Services for third parties


If you own a work of art of particular historical or artistic interest, you can submit a request for an opinion from one or more of KIK-IRPA’s team of experts according to the procedure hereunder.

In accordance with the decree of the Regent of 24 June 1948 establishing its missions, last modified on July 24, 2008, KIK-IRPA is authorized to carry out any reasonable service without a fee or for a specified payment.

As a public institution dedicated to the study and conservation of the country’s cultural heritage, KIK-IRPA only accepts objects pertaining to public heritage (museums, churches, administrations, etc.) or presenting, from the Institute’s point of view, a significant interest for scientific research linked to heritage.

The general director and the teams concerned jointly take the decision of accepting a work of art for study (and possibly, following on from this, for conservation-restoration).

Two types of request are possible: soliciting an art historian’s opinion via e-mail or mail; submitting a work of art for examination or conservation treatment. The procedure to follow is identical (see below).

Seeking advice on a work of art

As part of their research activities, the Institute’s art historians can give opinions, without a fee, on works of art linked to their field of expertise. In most cases, the opinion is sent by email or letter. This only offers a general orientation and is not binding to the author or the Institute. No certificate is issued and the market value of objects is never given. Note that the written request, together with any photographs sent by owners, are kept in the Institute’s research files; these photographs are not made available to the public via the photographic library.

Submitting a work of art for in-depth examination

Condition report prior to conservation-restoration

The Institute’s conservators can provide an estimate for the conservation-restoration of important works of art. In most cases, they will study the object in situ and evaluate the extent and cost of the work to be carried out. If the Institute is unable to undertake the conservation treatment, it will refer the enquirer to experienced independent conservators.

Scientific imaging

The Institute’s technicians can carry out infrared examination, x-radiography and ultraviolet fluorescence photography of a work of art. For security and safety reasons, it is preferable that these examinations are performed in the Institute. However, work in situ is sometimes possible, following a preliminary visit of the building. For museums, the examinations are generally undertaken when the building is closed to the public. Furthermore, note that infrared reflectography and infrared photography are more difficult to carry out on works of art behind glass.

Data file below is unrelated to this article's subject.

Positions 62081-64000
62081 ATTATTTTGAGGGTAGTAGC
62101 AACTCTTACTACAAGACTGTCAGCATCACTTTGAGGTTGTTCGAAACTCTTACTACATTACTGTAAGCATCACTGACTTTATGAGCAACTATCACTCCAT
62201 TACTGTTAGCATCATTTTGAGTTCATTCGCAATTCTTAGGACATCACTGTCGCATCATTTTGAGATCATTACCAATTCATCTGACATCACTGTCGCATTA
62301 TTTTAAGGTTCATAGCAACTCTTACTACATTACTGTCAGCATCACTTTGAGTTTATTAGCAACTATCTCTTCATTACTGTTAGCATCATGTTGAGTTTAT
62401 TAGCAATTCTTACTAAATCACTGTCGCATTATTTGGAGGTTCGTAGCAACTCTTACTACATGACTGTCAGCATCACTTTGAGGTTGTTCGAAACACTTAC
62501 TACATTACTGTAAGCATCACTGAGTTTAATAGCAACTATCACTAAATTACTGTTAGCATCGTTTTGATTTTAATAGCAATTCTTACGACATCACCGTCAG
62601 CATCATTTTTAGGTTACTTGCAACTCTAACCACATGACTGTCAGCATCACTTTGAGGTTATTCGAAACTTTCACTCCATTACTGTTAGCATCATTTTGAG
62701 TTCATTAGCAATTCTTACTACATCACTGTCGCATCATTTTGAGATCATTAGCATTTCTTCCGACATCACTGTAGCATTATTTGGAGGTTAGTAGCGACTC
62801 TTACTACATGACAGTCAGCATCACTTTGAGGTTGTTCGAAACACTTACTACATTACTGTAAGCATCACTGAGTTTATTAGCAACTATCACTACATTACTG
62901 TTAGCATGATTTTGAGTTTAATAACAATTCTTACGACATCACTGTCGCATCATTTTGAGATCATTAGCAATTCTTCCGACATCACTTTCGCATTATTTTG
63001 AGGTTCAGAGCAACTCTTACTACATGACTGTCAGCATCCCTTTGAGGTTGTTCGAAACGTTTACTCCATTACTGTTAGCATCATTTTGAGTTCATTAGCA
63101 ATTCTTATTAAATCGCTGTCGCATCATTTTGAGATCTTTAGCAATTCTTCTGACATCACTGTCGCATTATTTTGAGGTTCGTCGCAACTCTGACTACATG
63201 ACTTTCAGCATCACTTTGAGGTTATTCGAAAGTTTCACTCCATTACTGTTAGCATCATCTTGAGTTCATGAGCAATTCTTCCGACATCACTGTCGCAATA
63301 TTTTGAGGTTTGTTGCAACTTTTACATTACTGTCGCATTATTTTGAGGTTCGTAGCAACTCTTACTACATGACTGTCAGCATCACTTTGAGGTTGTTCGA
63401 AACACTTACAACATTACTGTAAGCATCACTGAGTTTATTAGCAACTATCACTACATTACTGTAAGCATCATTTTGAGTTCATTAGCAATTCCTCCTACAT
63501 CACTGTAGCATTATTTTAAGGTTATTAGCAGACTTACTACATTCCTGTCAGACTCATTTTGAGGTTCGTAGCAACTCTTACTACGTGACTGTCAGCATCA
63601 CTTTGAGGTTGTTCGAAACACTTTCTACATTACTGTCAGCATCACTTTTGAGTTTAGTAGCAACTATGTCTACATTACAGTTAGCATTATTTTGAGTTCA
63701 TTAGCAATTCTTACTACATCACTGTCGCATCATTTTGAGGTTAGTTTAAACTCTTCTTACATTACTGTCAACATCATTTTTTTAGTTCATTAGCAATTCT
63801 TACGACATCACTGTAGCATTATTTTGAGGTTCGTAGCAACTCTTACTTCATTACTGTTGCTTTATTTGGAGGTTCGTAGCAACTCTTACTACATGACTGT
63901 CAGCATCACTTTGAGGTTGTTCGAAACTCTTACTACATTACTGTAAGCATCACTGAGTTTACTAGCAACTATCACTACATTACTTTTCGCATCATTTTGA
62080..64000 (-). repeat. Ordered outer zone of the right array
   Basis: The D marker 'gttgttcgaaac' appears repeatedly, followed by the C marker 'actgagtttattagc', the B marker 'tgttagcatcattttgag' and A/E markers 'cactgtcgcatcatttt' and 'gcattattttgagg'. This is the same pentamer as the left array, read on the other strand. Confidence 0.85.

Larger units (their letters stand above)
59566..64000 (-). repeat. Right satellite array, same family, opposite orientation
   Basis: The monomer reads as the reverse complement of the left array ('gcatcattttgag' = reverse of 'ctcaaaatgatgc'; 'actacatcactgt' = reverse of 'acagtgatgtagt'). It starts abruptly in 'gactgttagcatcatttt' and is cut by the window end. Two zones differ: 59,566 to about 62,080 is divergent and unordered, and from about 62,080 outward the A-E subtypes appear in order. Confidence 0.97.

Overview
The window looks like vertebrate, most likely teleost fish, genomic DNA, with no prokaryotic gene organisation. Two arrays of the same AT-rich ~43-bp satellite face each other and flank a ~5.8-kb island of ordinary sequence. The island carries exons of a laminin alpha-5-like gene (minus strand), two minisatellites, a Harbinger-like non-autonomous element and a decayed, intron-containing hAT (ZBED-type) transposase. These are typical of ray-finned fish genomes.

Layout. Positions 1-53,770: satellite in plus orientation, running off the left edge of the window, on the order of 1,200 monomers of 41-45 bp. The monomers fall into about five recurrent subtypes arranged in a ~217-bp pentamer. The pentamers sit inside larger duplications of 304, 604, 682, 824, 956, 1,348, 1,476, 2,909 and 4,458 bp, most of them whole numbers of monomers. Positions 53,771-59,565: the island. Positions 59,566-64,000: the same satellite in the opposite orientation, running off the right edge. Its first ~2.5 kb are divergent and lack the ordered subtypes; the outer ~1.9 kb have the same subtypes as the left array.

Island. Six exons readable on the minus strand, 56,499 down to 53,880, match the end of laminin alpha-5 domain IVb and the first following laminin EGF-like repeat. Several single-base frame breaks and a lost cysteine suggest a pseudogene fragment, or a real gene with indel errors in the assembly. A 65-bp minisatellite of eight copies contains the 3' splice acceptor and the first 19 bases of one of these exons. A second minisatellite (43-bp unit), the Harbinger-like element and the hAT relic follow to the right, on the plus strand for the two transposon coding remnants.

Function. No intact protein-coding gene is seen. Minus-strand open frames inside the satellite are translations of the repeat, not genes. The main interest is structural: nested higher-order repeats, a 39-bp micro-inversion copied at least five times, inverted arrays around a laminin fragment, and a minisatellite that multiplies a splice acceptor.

Laboratory analysis

The laboratories contribute to the study of materials and techniques of works of art and monuments. Depending on the nature of the art work, different exams are possible: dendrochronological dating for oak objects (panel paintings, sculptures, etc.), radiocarbon dating, analysis of materials (supports, paint layers, monuments, etc.).

The fees for condition reports, scientific imaging and laboratory analysis are estimated according to the type of examination and the time necessary to carry out the task (number of visits in situ, etc.). However, the general list of fees is available for consultation. The Institute is not liable for VAT.

Works of art examined at the Institute are systematically photographed and the images included in the Institute’s photographic library. Owners may, however, request anonymity. In this case, their collection will be assigned a number guaranteeing confidentiality. For more information, see the document in French or in Dutch.

Procedure for submitting a request

Fill out this form and send it to the General Director (directeur@kikirpa.be) or to the department concerned (or to our postal address: Institut royal du Patrimoine artistique, Parc du Cinquantenaire 1, BE-1000 Bruxelles). Please include good overall photographs (including a photo of the reverse of the work of art if you require a condition report), as well as good photographs of any signature or inscription (on the work of art, on the frame or on the reverse of the object); if the enquiry is sent by email, the resolution of the photographs should be sufficiently high (if possible, images between 1,5 and 2 MB).

The enquirer will receive an answer which will include, in case of a study or condition report, a detailed estimate of the cost and time necessary to undertake the work.